[OSM-talk] Potlatch again
richard at systemed.net
Mon Jan 12 15:07:05 GMT 2009
Gert Gremmen wrote:
> Thank you Thomas,
> The image you provided to prove your solution
> was a complete surprise to me and may contribute to a
> solution for this everlasting Potlatch Critic.
> You are right, and I am right.
> My screen looks entirely different, due to the missed option
> (I mean: I missed it and probably also those users that have problems
> editing with Potlatch) to show ways as THIN LINES.
> Am I right in assuming that Potlatch in default mode shows fat ways
> and fat nodes ? Then just changing the default setting
> of this switch would improve a lot in editing quality.
Heh - you can't please all the people all the time.
I got asked to do the fat ways and fat nodes for our Stateside
friends whose main editing work is realigning raw TIGER data onto the
better-rectified Yahoo imagery, and were finding it frustratingly
tedious to click on the thin nodes.
So here's something you, and others reading this message, can do
which would actually be useful.
For each zoom level (z13-z20) Potlatch has its own line thickness,
POI size and node size. Personally I think z13-z16 are about right
but z17-z20 need some attention. (There's even a case for having z20
as super-thin lines because, by definition, if you're editing at z20
you want precision.)
But I don't have all the answers and would like to know what others
think. How thick should they be? Do not put it here because mailing
lists are utterly useless for bug-reporting - things just get lost.
Use this trac ticket:
Hey, if you've never used trac before it can be your introduction to
this fascinating world.
(While doing this, remember Potlatch takes a few seconds to redraw
lines at the right size for that zoom level. I need to speed that up
in the next version.)
> And to Richard:
> Why react so strong ?
> Instead of cursing just ask why others
> experience problems and not shoot (screw?) the messenger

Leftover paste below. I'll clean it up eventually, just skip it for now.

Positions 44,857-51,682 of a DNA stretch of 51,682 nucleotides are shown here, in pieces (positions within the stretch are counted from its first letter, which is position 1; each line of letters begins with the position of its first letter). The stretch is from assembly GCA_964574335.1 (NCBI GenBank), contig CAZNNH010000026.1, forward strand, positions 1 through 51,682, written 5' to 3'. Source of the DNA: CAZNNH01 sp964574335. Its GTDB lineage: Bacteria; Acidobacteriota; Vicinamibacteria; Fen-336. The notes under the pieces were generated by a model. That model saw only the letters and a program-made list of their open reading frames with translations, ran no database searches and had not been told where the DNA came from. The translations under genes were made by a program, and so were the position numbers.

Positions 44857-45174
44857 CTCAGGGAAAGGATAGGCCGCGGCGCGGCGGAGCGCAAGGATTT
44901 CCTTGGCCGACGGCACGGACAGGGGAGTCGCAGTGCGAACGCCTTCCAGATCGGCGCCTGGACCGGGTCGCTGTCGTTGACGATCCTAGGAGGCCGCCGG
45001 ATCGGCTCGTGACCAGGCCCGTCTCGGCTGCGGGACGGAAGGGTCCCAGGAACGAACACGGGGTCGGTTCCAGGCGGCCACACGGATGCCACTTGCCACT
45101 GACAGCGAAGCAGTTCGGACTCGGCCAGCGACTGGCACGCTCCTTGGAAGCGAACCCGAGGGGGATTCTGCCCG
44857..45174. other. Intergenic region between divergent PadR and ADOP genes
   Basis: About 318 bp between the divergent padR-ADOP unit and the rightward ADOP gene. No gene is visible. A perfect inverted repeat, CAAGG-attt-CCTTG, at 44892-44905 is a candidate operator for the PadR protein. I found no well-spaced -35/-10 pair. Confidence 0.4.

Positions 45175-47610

> especially if he provides proof of editing problems.
The way to provide proof of editing problems is to do it politely.
Not screaming with capital letters everywhere. Not _assuming_ it's
the fault of the editor, that the editor author is unaware, and what
I find most offensive, your implication that the editor author is
blissfully sailing along without any intention to ever improve
Potlatch, in a mail that arrived a couple of hours after I'd checked
in some more stuff for Potlatch and API 0.6.
Despite all that, I would have responded more politely had you not
done exactly the same thing last month:
> Im a mapper, not a coder, and I won't make a Patch for obvious
Patches don't have to be code. (I said this last month, too.)
Joining two ways in Potlatch is pretty easy. You mouse-over the other
one until the nodes light up blue, and a little tooltip appears at
the top right. It could be better (for example, I'd like to have
"connection" nodes appear as concentric circles - (o) - to make it
clear) but it's pretty good thus far.
So why do people get it wrong? And I'm not doubting that they do.
Well, one of the reasons is that our beginners' documentation is the
weakest part of the whole caboodle. Put yourself in the position of a
newbie. You're not sure what to do (as Chris Schmidt observed on
#irc, "editing topology is hard") - you may not even realise that the
roads have to link together. So you click the nice "Help/Wiki" link
on the left. There's a big button marked "Beginners' Guide", so you
And then it all goes wrong.
First step: Collect Data. Erm - maybe. I don't think I need that, I
just want to draw a tram line along this road. And it's telling me
something about a collaborative mapping project for Korea. Maybe I'll
skip that? This map thing is harder than I thought.
Second step: Upload Data. Help. I need to upload something? What's
that? I have to save my files to GPX, it says? And "download it into
JOSM for editing"? What do all these strange letters mean?
It's insane. The user doesn't even know what Potlatch is yet, let
alone JOSM. They just clicked "Edit" to add 500m of tram line.
What would be the single best patch anyone could contribute to OSM
right now? Rewriting the beginner docs from scratch. I'm 100% serious.
> To d
> Thanks for putting oil on the waves....
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